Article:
On cross-examination he admitted making and signing a two page statement to the police on the night of the shooting of Booker Ransom. He also made a statement to the police upon returning to the scene of the shooting. He discussed with the policeman what happened and what he observed. He later gave the written statement answering the questions put to him "freely and willingly." He said, "I told them everything I knew about the occasion." When he spoke to the police the night of the shooting and in his written statement, he told them that he could recognize only one occupant of the red Chevrolet, Hairston. He only described Hairston. He added defendant's name as an occupant of the car when he testified before the Grand Jury.

On re-direct he stated that he knew that defendant had two brothers, one who uses a different name, Elton Wicks, and that he knew defendant was Wicks' brother.

On re-cross he testified that in his signed statement he said Evans' car followed the red Chevrolet to 64th and Blackstone and that he got a good look at Hairston but he could not make out who the other passengers were. He added defendant's name when he saw defendant and recognized him the next night at the police station.

Testimony of Erin Evans, for the State:

He was on the northeast corner of 65th and University at about 10:30 P.M. on September 8, 1968, when a red Chevrolet turned the corner and James Shead told everybody to look out, and about five or six shots were fired from this red car. He did not see who fired the shots. He jumped into his car along with Shead and Raymond Thomas; a girl named Arlene was already in the car.

His testimony as to the route followed in pursuing the red Chevrolet was essentially the same as Shead's. He could not see how many people were in the red Chevrolet. He saw Hairston twice during the pursuit, once at 63rd and Woodlawn, where the lighting was good, and again when the red car turned off 64th at Blackstone.

He knew defendant for about nine years but he did not see defendant on the night of September 8th. His car had been in a wreck and his right front light was "all jiggled up." He had to use his brights which were on when he made the turn at Woodlawn.

Testimony of Raymond Thomas, for the State:

On September 8, 1968, he was a member of the Falcons, a branch of the East Side Disciples. About 10:15 P.M. on September 8th he was on the corner of 65th and University with about ten or twelve other people. He heard James Shead say, "Get low' and then he saw a red 1964 Chevrolet which was traveling east on 65th. As the red Chevrolet was about to turn he saw Hairston in the front seat passenger side, and defendant, somewhere in the back. He heard defendant say, "Blackstone, kill them all." He then saw someone's hand come out of the front seat passenger's side with a gun and begin to shoot. After the shooting stopped he ran to Evans' car. Arlene, Larry, Shead and Evans were in the car with him. He got in the back seat with Arlene.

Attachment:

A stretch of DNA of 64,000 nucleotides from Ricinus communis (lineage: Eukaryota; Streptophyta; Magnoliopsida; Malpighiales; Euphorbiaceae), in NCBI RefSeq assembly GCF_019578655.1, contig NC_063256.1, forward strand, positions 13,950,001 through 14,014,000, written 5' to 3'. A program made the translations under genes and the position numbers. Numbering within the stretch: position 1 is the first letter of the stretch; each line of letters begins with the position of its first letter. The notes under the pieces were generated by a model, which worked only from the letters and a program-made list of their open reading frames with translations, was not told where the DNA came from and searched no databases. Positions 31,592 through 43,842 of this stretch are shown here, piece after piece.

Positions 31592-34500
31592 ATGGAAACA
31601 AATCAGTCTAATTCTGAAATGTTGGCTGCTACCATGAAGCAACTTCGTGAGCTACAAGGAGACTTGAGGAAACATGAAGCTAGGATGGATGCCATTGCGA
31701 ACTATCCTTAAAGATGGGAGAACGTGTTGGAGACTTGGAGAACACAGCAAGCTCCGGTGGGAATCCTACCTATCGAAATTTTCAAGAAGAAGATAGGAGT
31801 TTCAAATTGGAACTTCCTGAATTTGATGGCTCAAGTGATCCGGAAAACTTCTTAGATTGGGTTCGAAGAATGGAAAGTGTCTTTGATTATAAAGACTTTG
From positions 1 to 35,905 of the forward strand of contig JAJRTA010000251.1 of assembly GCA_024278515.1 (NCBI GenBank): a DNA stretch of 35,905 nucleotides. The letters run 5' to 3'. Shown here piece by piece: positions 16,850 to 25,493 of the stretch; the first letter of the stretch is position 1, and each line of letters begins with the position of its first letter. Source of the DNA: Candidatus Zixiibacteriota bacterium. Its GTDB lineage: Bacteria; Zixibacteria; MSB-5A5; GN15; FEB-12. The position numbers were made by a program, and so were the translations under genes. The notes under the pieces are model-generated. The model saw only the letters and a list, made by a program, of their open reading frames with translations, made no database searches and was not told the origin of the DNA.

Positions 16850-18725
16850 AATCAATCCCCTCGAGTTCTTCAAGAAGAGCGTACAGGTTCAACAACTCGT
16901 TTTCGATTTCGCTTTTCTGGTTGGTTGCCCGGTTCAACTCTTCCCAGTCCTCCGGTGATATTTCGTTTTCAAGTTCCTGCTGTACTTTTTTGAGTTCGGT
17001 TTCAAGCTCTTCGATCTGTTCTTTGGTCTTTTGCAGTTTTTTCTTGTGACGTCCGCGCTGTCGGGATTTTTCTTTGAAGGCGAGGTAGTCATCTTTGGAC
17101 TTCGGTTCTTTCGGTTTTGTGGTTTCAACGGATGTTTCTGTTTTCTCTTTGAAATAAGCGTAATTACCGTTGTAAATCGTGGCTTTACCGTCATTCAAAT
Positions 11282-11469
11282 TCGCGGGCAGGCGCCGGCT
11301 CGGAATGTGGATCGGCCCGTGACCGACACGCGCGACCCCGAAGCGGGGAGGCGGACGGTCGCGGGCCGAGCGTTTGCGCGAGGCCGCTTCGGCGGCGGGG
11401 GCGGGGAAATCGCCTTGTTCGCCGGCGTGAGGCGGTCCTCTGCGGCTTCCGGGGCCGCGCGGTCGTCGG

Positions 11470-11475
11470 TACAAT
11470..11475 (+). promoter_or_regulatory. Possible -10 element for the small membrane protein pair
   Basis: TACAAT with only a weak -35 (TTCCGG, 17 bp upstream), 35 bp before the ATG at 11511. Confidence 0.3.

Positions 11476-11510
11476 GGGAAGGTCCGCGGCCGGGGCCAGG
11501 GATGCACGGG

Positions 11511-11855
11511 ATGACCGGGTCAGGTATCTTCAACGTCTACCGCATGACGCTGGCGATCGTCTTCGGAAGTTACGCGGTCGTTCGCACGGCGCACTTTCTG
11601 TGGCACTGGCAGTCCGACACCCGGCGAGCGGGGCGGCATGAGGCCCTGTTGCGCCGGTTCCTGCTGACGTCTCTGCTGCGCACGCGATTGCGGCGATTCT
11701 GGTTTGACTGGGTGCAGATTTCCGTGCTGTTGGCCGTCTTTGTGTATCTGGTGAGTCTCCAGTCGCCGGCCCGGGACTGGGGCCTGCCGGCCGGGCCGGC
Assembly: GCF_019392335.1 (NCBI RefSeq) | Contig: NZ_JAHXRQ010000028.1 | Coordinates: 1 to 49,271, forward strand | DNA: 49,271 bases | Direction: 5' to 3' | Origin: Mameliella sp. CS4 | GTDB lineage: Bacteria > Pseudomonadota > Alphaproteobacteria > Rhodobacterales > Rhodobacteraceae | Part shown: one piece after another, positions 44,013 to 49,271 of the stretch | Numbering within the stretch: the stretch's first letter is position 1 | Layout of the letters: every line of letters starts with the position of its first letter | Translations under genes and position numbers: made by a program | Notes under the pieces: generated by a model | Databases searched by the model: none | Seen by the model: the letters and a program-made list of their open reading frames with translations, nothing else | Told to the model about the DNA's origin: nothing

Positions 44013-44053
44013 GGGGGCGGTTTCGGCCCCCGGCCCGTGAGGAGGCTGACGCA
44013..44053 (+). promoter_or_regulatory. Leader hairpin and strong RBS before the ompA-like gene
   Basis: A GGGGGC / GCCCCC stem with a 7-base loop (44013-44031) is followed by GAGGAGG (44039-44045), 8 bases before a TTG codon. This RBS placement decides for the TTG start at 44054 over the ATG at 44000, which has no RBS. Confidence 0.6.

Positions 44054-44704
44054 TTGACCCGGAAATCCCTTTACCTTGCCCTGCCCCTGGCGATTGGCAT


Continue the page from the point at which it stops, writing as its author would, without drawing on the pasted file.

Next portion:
The next time he saw the red car was at 63rd and Woodlawn but, "I could not see any of the people in the red car at that time." After the red Chevrolet turned east on 64th and Evans followed, he saw Hairston turn around. He did not see defendant at this time. He saw defendant as defendant turned around when the red Chevrolet reached Kenwood. After Evans' car returned to 65th and University he went home. He did not go to Billings Hospital or to the police station.

During the evening of September 9th he was with Ford Ransom, the decedent's brother, at 65th and University when he saw defendant and he told the police. The police stopped the car that defendant was in. Later he went to the police station and gave and signed a written statement.

On cross-examination he testied that when he was in Evans' car he sat in the back seat on the right hand passenger side. When he first saw the red Chevrolet from Evans' car he stuck his head out of the window and saw one person turn around. He then put his head back inside the car and saw the other person (defendant). He could see through Evans' windshield and through the red Chevrolet's back window. Both cars were going "kind of fast." Evans never used the spotlight on his car but he did use his brights which shone straight ahead. Evans turned on his brights at 63rd and Woodlawn. Evans' car was in good condition.

When the red Chevrolet approached 65th and University someone said "get low" and he hit the ground and held his head down. ...